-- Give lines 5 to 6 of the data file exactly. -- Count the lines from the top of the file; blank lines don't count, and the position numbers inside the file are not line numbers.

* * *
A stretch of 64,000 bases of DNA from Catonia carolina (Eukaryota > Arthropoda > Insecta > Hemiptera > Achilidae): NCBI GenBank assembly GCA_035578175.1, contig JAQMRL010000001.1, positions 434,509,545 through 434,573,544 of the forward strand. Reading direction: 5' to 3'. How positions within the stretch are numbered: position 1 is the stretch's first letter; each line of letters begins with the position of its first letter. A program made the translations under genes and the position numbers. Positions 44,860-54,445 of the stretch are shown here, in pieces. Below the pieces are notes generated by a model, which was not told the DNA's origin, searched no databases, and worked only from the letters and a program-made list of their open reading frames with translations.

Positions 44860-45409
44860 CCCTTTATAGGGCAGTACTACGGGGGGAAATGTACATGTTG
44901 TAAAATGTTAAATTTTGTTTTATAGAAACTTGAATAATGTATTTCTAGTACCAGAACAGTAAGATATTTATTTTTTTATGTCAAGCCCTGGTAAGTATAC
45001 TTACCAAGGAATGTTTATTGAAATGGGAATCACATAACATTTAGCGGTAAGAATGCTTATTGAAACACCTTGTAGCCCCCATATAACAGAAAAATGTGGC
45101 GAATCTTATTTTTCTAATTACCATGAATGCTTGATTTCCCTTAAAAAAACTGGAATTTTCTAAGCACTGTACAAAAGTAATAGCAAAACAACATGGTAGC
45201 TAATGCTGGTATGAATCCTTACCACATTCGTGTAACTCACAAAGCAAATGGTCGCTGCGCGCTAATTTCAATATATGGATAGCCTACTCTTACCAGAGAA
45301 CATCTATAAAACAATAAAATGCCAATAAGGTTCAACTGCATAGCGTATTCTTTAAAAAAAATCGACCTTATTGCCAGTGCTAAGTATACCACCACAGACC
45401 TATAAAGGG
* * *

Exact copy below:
45001 TTACCAAGGAATGTTTATTGAAATGGGAATCACATAACATTTAGCGGTAAGAATGCTTATTGAAACACCTTGTAGCCCCCATATAACAGAAAAATGTGGC
45101 GAATCTTATTTTTCTAATTACCATGAATGCTTGATTTCCCTTAAAAAAACTGGAATTTTCTAAGCACTGTACAAAAGTAATAGCAAAACAACATGGTAGC